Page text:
Republican Senator Sam Kitzenberg is sponsoring Senate Bill 43, which is patterned after an Idaho law. The measure would allow businesses and individuals to claim a tax credit of three percent of their investment in business machinery or equipment. The credit would be available for new and existing businesses.

A governor's budget office estimate says his bill would cost the state over 17 (m) million a year in revenue.

But Kitzenberg says the taxes from jobs spawned by the bill would recoup any money lost by the tax credit. He says the bill creates a rippling effect. (Copyright 2001 by The Associated Press. All Rights Reserved.)

Bicyclists Protest Bill That Would Require Riders To Face Traffic (1/25)

(Helena-AP) -- Bicyclists attended a legislative committee Wednesday to protest a bill that would require them to ride against traffic when outside city limits.

Republican Representative Jeff Pattison of Glasgow is sponsoring House Bill 212. He says the traffic death of a cyclist friend motivated him to sponsor the measure.

Phil Smith is the coordinator of the city bicycle-pedestrian program in Missoula. He opposes the bill, saying it creates a high-hazard mess that no one would really like. Smith says the bill presents a host of dangers, including the risk that cyclists would enter the paths of oncoming cars.

Critics also say the bill would invite questions about city boundaries, and that interstate cyclists would be confused by Montana's unique rule.

The committee did not act on the bill. (Copyright 2001 by The Associated Press. All Rights Reserved.)

Chamber Banquet Set For Friday Night (1/24)

The Glasgow Chamber will be hosting their Annual Banquet and Casino Night this Friday evening at the Cottonwood Inn. A no-host social begins at 6pm and dinner will be served at 7pm.

The Chamber will also be hosting a casino night from 8:30pm until 10:pm as a fundraiser for chamber activities.

The Chamber will also be honoring past directors and giving awards for the Presidents Choice Award, the Del Strommen Ag Person of the Year Award and Outstanding Conservation Farmer of the Year Award will be given by the Valley County Conservation District.

Tickets are $15 per person and may be obtained at the Chamber office.

Bus Trip To Legislature Set To Encourage Education Fund Increase (1/24)

The Glasgow School Board plans to take a bus to Helena on February 9th to attend a legislative forum in Helena. This forum will encourage the Montana Legislature to increase funding for education in the state. Glasgow is one of many school districts in the state that are struggling with declining enrollments and declining budgets.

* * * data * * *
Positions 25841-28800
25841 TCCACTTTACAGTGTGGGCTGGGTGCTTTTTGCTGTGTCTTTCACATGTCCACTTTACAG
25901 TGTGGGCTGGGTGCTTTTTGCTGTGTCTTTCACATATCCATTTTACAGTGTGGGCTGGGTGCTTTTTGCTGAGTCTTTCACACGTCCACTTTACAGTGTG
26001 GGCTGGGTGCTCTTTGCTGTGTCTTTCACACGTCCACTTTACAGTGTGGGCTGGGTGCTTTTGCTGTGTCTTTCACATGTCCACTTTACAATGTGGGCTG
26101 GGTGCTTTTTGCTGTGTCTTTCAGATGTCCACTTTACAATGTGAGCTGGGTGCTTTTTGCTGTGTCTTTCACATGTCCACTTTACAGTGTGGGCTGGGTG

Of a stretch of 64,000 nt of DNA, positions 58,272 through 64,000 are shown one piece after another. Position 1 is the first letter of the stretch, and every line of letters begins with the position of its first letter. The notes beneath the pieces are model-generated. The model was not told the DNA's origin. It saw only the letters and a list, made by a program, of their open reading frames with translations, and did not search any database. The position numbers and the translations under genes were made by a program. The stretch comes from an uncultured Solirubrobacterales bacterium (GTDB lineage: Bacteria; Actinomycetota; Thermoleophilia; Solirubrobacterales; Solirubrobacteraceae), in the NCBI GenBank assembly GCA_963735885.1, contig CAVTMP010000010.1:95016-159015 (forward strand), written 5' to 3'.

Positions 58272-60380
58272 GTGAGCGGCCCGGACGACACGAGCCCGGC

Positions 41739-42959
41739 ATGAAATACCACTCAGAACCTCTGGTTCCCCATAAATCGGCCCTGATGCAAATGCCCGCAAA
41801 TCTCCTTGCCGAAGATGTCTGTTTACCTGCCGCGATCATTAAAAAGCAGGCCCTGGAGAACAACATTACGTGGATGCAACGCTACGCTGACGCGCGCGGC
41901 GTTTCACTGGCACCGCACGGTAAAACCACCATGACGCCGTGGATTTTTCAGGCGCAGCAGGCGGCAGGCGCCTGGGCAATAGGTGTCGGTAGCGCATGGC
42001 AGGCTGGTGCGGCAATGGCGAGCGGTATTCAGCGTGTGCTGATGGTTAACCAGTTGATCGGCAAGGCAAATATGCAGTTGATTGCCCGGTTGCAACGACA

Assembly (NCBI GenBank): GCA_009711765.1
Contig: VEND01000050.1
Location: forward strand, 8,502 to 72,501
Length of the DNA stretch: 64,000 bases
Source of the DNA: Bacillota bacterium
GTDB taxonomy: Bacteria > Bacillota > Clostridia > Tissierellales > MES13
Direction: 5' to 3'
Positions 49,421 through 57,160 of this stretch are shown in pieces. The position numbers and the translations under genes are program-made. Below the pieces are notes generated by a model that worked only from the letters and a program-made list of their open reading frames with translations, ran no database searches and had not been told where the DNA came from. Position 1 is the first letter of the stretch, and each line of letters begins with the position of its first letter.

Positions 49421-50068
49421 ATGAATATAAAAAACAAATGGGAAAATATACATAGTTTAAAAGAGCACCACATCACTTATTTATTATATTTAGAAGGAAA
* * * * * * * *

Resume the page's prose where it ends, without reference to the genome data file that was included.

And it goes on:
The school has 41 fewer students this year which translates into $161,000 less in state funding for next year.

District Superintendent Glen Monson is hoping for alot of people from area schools to attend the legislative forum on February 9th.

The bus will make the trip in one day.

City Council Looks At Smoke-Free Proposal; New Police Car Arrives (1/24)

The Glasgow City Council has agreed to consider the possibility of making the Glasgow Civic Center smoke free.

A delegation representing the Valley County Tobacco Prevention Coalition appeared before the council and asked that the council agree to a smoke free facility. Bob Farrell, the spokesman for the group, noted that the post office, schools, courthouse and hospital are all smoke free at this time. Farrell asked if not the whole facility, at least the council chambers be made smoke free. There are two fans in the room but they exhaust into the gym, not outside.

The council agreed to take up the matter at a later date.

Police Chief Lynn Erickson told the council that the new police car has arrived. This car will replace the car that was damaged in an automobile accident November 14th of last year. The car is a used vehicle purchased from Weber County, Utah and money for the vehicle came from the city capital projects fund.

The council also accepted the resignation of Mary Skordinsky from the recreation board because she will be moving. Her term ends April 18, 2001.

Five Area Projects Receive Valley County Community Foundation Funds (1/23)

Five projects in Valley County received funding assistance from the Valley County Community Foundation, announced Sam Waters of Glasgow, chairperson of the organization's grants committee. Recipients were honored during an information reception hosted January 15 at the Parish Center of St. Matthew's Episcopal Church in Glasgow. The total amount of the gifts was $4,874.00.

In presenting the awards, Waters commended the organizations for the positive impact of their efforts. "Your work touches many lives and we're happy to help with funding," he said.

The following projects received gifts:
· Valley County 4-H: $985.00 for use in support of a weeklong summer day camp based on the Lewis & Clark era. Scheduled this June, the camp is open to all Valley County youth in grades five, six and seven.